Medieval steel and rust... Medieval smiths were quite capable of making good steel... some of it was even crucible-steel imported from the east, but even local smiths could make good steel if they had the right materials... Steel made in and around Toledo Spain, f'rinstance, had a bit of nickel and chrome in the ore... so they could make really good alloys. The thing is, good steel was expensive and it could only be made in small quantities. That's why you don't see steel crossbows before @ 1350... because the steel 'industry' was mostly very small shops that couldn't make steel in big billets. Typically the best medieval swords (and other tools) had good, hard steel for cutting edges, but the rest of the blade was made of lesser stuff.
It's likely that most triggers, lockplates, bow-irons, etc. were made from wrought iron or very low-carbon steel. But good quality arrow points, the edges of tailors' scissors (not shears, real scissors) good quality knives, etc. were actually made of very good steel.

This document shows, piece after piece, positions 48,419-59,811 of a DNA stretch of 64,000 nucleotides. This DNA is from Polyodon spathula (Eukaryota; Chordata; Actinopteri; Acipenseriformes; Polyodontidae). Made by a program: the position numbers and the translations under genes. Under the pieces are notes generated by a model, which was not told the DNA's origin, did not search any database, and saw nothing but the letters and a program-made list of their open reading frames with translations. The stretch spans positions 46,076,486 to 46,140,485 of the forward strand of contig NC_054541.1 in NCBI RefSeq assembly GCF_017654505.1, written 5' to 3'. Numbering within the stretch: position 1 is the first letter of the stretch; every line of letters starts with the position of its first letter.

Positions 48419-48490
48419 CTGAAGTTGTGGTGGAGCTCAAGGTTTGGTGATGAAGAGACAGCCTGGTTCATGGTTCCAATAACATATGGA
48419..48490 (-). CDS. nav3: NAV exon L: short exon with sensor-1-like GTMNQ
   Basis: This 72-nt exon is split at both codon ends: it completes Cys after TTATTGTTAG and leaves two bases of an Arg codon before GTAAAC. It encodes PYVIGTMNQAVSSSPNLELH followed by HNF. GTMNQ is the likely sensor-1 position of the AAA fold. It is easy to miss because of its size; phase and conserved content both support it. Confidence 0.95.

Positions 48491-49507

Outside oil-quenching and blueing, most armor-steel was painted. just because we see it in the white (bare) in a museum, doesn't mean it was used that way. (The famous/infamous English White Company of mercenaries were apparently so-named because they kept their armor bright) A fair number of steel crossbows... like the Fels-Colonna bow in the Wallace Collection in London, had their steel prods covered with painted parchment, perhaps partially for decoration, but also for protection.
As for protecting run of the mill stuff in the white... your guess is good as mine... probably they treated it with something like linseed oil, that dries to leave a slightly gummy residue. Otherwise, I suspect you just work your steel over once a week with oil and sand. Geezer.